The National Transportation Safety Board has released its final report on a Jan. 17, 2003, car accident that killed four Yale students traveling northbound on Interstate 95.

The report said the government’s failure to install a median barrier capable of sustaining impact by a heavy vehicle contributed to the accident, which killed Kyle Burnat ’05, Andrew Dwyer ’05, Sean Fenton ’04 and Nicholas Grass ’05 on their trip home from a Delta Kappa Epsilon fraternity event in New York City. The 32-inch barriers contributed to the accident because they were too short to stop a truck that overrode them and blocked the Yale students’ path, NTSB representatives said.

The concrete barrier was unable to withstand the impact of the truck and was ruined in the accident, NTSB spokesperson Paul Schlamm said. Paul Breen, assistant district engineer for the Connecticut Department of Transportation, said the barriers on the I-95 near Fairfield, Conn., the site of the accident, are still 32 inches tall.

Senior Research Director for Advocates for Highway and Auto Safety Gerald Donaldson said he was disappointed the Federal Highway Administration has not changed the barriers since the accident occurred. The NTSB and several highway safety advocacy groups are now calling on the FHA to consider replacing the 32-inch concrete barriers with larger barriers capable of redirecting heavy trucks upon impact, a move that Donaldson said is costly but necessary.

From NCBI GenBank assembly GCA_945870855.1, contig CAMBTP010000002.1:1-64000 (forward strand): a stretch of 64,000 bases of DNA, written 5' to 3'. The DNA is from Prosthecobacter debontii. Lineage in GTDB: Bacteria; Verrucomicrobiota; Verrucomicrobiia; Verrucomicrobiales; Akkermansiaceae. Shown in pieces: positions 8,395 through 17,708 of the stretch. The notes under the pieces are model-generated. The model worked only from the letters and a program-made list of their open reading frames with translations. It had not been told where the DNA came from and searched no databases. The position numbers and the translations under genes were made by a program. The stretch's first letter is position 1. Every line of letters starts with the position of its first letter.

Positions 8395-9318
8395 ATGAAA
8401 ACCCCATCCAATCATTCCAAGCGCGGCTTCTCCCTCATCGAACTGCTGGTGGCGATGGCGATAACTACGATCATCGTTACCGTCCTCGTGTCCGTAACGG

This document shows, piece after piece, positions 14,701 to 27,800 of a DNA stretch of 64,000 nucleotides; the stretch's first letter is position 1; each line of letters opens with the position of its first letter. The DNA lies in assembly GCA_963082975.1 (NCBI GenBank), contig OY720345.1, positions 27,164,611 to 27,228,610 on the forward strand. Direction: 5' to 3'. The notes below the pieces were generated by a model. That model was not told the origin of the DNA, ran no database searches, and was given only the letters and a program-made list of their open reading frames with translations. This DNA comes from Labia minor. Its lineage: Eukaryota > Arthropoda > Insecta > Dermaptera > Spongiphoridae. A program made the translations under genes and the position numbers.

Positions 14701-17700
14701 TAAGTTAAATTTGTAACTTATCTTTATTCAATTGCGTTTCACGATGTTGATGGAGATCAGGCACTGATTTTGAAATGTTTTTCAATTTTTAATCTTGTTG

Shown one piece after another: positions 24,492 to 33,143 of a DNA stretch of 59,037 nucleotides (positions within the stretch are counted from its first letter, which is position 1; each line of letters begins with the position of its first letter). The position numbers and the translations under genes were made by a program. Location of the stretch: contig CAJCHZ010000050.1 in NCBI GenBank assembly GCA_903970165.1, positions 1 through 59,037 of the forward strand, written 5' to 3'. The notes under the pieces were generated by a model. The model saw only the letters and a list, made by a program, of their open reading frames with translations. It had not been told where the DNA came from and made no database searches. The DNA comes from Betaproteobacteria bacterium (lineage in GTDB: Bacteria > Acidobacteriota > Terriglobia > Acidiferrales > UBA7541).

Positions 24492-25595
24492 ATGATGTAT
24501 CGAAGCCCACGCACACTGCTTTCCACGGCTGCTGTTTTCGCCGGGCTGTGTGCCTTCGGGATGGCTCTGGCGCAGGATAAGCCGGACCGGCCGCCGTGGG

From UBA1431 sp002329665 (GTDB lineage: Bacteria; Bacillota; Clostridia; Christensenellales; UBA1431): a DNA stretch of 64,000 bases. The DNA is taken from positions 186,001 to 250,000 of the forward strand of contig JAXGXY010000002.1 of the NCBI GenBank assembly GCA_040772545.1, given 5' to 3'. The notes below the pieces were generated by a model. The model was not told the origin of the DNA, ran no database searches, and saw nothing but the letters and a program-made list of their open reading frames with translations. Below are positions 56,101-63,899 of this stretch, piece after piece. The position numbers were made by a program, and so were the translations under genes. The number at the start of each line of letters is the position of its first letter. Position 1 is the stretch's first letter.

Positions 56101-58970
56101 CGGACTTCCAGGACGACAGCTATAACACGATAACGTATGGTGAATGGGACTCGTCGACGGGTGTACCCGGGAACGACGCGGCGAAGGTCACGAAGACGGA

“They were never intended or even capable of withstanding medium-sized vehicles, let alone heavy vehicles,” he said. “There’s a very narrow range that you can use them in. [The FHA] knew that barrier provided no protection whatsoever. This highway authority knew this would occur eventually, but they did nothing to prevent it.”

FHA spokesman Doug Hecox said that the FHA takes the NTSB’s conclusions seriously and will follow the recommendations of the report.

But Donaldson said that he thought the FHA would likely try to modify the existing barriers rather than pay for the replacement of all barriers.

The NTSB accident report also cited bad road conditions and fatigue on the part of Fenton, the driver, as contributing factors, Schlamm said.

The 2003 accident occurred when the students were driving on an icy, dark part of the freeway during early morning hours. A 42,000 pound truck, which was carrying several generators, that was traveling in the opposite direction crashed into and broke through the barrier dividing the freeway. The truck blocked the path of the students’ Chevy Tahoe, which hit the truck’s trailer.

“For the families and classmates and friends of the victims, it is no less tragic today than it was at the time,” University Secretary Linda Lorimer said.

Hencox said more information regarding the FHA’s response to the report will be available soon.